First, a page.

In practice, we are familiar with this function of price even if we do not understand the micropolitics of its operations – we use prices everyday as we exchange currency for goods, or even as we imagine our financial strategies over the short or long term. “The financialization of everyday life,” as Randy Martin put it, means that every activity is submitted to a cost/benefit or risk/reward analysis at some level, even as it means that the metrics necessary for such analysis (thinking) are coming into existence, colonizing the mind and transforming the operations of the imagination. Here the dual meaning of the word currency is useful; it suggests an adequation between what can be measured (and therefore valued in quantitative terms) and what can happen. The currencies of “likes” on Facebook and Instagram, and as importantly the currency of page views, not only embody this dual notion, they also become vehicles for the conversion back and forth between “finance” and “culture.” This convertibility – of culture into finance, of finance into culture, of likes into money, of money into likes – itself suggests something we already sense in the stress of our daily exercise of our “options”: that the domains of culture and finance are now inextricably imbricated. Culture(s) has (have) been subsumed by finance and this intensifying subsumption is machine-mediated and thus far, irreversible.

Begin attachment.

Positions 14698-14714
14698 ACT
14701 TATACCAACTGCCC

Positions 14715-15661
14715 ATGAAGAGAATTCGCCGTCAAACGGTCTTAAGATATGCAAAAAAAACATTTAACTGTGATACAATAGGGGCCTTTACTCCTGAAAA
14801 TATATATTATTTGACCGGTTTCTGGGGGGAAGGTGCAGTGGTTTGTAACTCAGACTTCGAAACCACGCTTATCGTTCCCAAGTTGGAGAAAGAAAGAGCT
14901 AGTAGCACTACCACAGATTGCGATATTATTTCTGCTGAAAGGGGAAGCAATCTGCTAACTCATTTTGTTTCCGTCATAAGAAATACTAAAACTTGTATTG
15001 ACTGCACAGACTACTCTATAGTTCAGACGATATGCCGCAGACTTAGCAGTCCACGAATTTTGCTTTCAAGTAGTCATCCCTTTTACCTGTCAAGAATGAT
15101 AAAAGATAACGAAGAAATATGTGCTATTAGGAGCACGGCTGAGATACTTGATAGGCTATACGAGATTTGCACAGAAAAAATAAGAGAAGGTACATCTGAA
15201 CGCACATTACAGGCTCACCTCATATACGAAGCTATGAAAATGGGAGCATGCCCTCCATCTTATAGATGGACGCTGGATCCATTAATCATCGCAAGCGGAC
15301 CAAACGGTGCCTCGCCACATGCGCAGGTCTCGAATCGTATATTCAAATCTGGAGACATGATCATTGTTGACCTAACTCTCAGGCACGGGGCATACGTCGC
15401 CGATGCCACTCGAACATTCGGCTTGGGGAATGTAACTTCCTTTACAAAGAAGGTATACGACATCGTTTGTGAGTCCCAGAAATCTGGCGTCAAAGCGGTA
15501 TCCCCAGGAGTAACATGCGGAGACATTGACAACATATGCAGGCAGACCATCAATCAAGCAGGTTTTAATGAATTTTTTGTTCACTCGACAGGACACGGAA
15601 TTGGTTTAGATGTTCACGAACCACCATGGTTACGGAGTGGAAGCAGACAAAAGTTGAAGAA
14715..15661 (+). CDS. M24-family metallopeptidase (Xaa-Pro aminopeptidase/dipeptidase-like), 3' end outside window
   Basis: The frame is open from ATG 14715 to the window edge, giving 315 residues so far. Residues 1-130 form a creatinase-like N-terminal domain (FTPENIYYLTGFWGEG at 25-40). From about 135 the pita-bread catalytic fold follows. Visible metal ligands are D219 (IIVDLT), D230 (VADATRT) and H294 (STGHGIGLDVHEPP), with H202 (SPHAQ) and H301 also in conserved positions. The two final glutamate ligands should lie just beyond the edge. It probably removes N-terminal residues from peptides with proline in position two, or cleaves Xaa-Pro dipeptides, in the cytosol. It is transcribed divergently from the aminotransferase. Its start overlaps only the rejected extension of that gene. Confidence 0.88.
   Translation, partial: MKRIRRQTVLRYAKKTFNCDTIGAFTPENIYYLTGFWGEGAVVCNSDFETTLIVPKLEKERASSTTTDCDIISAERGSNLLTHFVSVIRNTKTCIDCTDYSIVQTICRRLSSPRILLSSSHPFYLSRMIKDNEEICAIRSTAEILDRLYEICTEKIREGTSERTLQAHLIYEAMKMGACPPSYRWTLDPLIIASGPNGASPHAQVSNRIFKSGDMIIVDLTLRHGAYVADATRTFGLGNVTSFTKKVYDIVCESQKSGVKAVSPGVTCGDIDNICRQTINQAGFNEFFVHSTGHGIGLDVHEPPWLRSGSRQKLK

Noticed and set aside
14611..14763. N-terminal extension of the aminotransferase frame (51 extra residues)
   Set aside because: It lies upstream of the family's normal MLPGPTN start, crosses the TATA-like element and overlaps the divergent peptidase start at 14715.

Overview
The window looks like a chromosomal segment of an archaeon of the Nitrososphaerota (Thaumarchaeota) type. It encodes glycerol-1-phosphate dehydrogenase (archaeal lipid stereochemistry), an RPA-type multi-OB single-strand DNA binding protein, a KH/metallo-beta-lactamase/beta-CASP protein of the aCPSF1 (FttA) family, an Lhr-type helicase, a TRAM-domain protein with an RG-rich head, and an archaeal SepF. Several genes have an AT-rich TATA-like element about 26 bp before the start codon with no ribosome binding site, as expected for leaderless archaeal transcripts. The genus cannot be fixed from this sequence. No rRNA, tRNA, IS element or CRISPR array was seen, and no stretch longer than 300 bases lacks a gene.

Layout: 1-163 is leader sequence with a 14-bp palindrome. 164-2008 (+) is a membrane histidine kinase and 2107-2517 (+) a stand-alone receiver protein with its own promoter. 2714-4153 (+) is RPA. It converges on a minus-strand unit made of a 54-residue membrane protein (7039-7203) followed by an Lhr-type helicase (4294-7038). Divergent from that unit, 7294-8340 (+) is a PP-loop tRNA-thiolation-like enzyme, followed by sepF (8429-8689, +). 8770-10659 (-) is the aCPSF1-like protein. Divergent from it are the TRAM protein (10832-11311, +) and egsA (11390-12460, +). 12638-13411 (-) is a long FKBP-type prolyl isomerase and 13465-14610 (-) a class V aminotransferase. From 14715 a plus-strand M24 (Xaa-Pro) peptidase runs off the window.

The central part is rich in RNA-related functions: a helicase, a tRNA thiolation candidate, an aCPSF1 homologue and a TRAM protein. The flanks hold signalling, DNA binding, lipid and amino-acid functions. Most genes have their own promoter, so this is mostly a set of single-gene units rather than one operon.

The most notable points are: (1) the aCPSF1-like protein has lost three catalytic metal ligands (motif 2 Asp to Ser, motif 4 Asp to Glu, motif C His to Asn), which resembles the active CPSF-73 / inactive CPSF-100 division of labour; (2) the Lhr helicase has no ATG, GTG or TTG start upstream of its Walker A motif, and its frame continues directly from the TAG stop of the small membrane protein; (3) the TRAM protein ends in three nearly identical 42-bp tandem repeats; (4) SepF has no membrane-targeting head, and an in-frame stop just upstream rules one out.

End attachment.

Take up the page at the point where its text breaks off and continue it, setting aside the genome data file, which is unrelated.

One point of these examples – those of price, internet currencies, and images as data-visualizations – is that each of these can be represented by a number: $12, 14,500 likes, or the string of digits that can be written as a single number from the matrix of pixel values in the digital display of any image whatever. What follows from that, and hopefully justifies this excursion, is that social relations of extraordinarily high complexity, breadth and density can be and are represented as numbers. Numbers of various kinds can, in theory at least, be assigned to any activity whatever, and in practice are assigned to an unconceptualizeable and therefore sublime number of them. These relations in themselves and in their interactivity today ineluctably pass through number. Furthermore, these machine-mediated numbers interoperate algorithmically. One name we have been using to express the totality of this process is Photography, but from this description I hope it is clear that we barely understand what this term means and that most of our definitions of this “medium” are outmoded.